Title: Comparison of three new citrus rootstocks from USDA: US-802, US-812, and US-897 Authors
Submitted to: International Citrus Congress Proceedings
Publication Type: Proceedings
Publication Acceptance Date: June 30, 2008
Publication Date: June 30, 2008
Citation: Bowman, K.D., Albrecht, U., Mccollum, T.G. 2008. Comparison of three new citrus rootstocks from USDA: US-802, US-812, and US-897. Proceedings of the International Society of Citriculture from the 11th Citrus Congress in Wuhan, China. China Agriculture Press. P. 198-199. Interpretive Summary: This report describes the characteristics of three new rootstocks developed and released by USDA over the past 7 years. The three rootstocks all possess outstanding attributes for some commercial uses, including good fruit productivity, soil adaptability, and disease resistance. One notable difference among the three rootstocks is their influence on sweet orange tree size: US-802 causes trees to grow very large, US-812 causes trees to become medium sized, and US-897 causes trees to remain relatively small. Other characteristics of the rootstocks are also discussed.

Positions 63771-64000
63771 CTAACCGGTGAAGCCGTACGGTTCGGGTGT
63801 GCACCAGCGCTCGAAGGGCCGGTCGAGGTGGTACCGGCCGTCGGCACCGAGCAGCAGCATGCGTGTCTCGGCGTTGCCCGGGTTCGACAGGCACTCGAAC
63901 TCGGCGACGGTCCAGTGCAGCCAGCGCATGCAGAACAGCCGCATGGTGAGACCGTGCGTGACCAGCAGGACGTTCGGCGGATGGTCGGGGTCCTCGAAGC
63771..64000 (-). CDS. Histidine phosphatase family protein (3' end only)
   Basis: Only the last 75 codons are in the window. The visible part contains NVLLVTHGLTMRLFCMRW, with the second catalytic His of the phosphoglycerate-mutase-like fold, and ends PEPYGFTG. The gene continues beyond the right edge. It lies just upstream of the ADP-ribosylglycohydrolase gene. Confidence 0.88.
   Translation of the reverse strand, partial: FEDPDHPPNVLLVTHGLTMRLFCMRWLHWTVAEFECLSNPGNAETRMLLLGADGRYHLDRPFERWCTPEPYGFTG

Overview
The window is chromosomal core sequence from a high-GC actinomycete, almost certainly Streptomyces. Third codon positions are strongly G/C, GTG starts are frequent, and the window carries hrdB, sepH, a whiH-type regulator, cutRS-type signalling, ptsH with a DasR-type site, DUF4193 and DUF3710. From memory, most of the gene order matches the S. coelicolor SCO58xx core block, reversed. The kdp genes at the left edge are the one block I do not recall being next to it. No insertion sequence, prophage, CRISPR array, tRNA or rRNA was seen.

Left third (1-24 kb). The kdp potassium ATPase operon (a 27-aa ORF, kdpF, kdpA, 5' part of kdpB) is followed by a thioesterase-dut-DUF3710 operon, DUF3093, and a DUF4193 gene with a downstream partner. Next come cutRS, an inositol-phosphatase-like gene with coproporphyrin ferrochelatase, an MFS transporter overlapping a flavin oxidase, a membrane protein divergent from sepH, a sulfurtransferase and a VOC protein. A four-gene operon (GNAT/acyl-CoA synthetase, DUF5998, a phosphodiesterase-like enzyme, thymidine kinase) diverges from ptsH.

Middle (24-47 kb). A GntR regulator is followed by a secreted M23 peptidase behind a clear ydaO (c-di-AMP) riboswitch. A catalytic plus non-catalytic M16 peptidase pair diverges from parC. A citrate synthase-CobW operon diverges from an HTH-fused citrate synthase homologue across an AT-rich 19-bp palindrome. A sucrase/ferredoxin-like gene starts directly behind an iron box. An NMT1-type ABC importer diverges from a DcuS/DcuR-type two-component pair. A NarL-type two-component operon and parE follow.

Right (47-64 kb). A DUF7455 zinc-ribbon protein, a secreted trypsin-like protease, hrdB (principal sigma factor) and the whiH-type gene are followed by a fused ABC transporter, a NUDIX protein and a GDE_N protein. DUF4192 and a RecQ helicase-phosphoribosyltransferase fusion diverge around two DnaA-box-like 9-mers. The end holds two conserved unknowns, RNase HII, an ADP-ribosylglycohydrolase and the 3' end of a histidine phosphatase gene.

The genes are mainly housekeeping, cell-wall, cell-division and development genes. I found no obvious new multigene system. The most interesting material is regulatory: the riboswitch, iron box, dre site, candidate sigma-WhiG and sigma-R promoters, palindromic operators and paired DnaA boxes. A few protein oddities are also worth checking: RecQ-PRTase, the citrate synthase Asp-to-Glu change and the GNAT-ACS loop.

Technical Abstract: USDA has had an active citrus rootstock breeding program for more than 50 years. Swingle citrumelo rootstock was released from the USDA program in 1977 and has become one of the most important rootstocks for citrus worldwide. Three new rootstocks released from the USDA program between 2001 and 2007 also have outstanding potential for commercial use. All three rootstocks are easily propagated by seed, exhibit resistance or tolerance to citrus tristeza virus, and yield healthy and productive trees when grafted with a range of different scion cultivars. US-812 rootstock, a hybrid of Sunki mandarin (Citrus reticulata) with trifoliate orange (Poncirus trifoliata), was released by USDA in 2001, and exhibits good resistance to citrus blight. US-812 yields a moderate-sized tree when grafted with standard scions and induces good yields per hectare of high quality fruit when planted at standard to moderately high tree densities. US-802 rootstock, a hybrid of pummelo (Citrus grandis) with trifoliate orange, also exhibits good resistance to citrus blight, but combines this with tolerance to the Phytophthora-Diaprepes complex that is essential for some production regions of Florida. US-802 rootstock grafted with standard scions yields a large-sized vigorous tree that is highly productive of fruit. US-897 rootstock, a hybrid of Cleopatra mandarin (Citrus reticulata) with trifoliate orange, also has tolerance to the Phytophthora-Diaprepes complex, but in contrast, yields a healthy but dwarf tree when grafted with standard scions. Because of the very small tree size, US-897 should be planted at high densities for optimum fruit productivity per area. Proper matching of rootstock with tree spacing, soil, and disease conditions is essential for good performance of any citrus planting.